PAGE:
An APS-C sensor, also known as a cropped sensor, has a size of 24mm x 16mm (Nikon cameras). The implication of this is that the image circle that a 50mm lens creates is not utilized in its entirety. Only the middle portion is used and the rest of the image is discarded. The image, resultantly, appears as if it has been shot with a slightly longer lens. This phenomenon is also known as crop-factor. Nikon APS-C lenses has a crop factor of 1.5x and Canon 1.6x (Canon APS-C sensors are usually 22.3 x 14.9mm). A 50mm lens thus becomes a 75mm lens on a Nikon APS-C DSLR and an 80mm on a Canon APS-C DSLR. This is why the 50mm is not that popular for shooting street photography. Though the lens is very popular as a medium tele for shooting portraits on APS-C DSLRs.
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Old September 19th, 2014, 03:17 PM
Russ Russ is offline
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Re: Shooting in 50mm prime

I'm seeing only little black X's where there should be images????
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Old September 19th, 2014, 04:36 PM
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IKuhn IKuhn is offline
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Re: Shooting in 50mm prime

Quote:
Originally Posted by Russ View Post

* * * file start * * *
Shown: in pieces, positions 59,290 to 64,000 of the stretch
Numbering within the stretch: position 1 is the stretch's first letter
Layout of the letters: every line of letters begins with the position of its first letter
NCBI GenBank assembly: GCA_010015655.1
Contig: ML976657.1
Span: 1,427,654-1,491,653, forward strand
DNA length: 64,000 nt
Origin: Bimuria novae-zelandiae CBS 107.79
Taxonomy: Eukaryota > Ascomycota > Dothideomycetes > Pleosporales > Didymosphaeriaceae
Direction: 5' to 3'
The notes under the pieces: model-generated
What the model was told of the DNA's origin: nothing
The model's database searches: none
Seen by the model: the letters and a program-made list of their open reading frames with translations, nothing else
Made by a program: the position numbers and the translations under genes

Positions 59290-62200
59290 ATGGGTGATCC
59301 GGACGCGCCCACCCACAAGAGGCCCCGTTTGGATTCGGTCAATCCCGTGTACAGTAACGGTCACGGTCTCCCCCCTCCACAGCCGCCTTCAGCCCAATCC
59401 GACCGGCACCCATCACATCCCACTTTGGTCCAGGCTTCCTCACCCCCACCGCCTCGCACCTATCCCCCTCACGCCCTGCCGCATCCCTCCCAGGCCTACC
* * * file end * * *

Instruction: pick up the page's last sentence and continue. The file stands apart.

I'm seeing only little black X's where there should be images????
I'm not even seeing that much...I didn't know there were images on this post.
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Old September 19th, 2014, 07:23 PM
JAshley JAshley is offline
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Re: Shooting in 50mm prime

Let me check double, I can see the images.
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Old September 20th, 2014, 01:52 PM
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Chris Fulton Chris Fulton is offline
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Re: Shooting in 50mm prime

Good article. And nice to have a visual. I have always liked the articles posted, but it's always been better when there have been visuals to help convey a particular concept.
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Old November 16th, 2014, 07:19 AM
anshulsukhwal anshulsukhwal is offline
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Re: Shooting in 50mm prime

Nice review. All the points are very clear and the images helped us better understand the performance of the lens. Didn't know that APS-C Canon camera provides a crop factor of 1.6, that was new to me.

Thanks for sharing.
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Old November 18th, 2014, 11:42 AM
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mrchile mrchile is offline
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Re: Shooting in 50mm prime

2 Possible corrections/additions.

Angle of view from a 50mm lens may or may not be similar to human vision, but perspective of the lens compared to vision seems to be the same.
For myself, if I include peripheral vision, I can see a much wider angle of view, but what I can actually focus on seems similar to the 50mm lens.

With Nikon 50mm lenses, either f/1.4 or 1.8 should be from the D series of lenses to have an aperture ring. G series lenses will not have the aperture ring.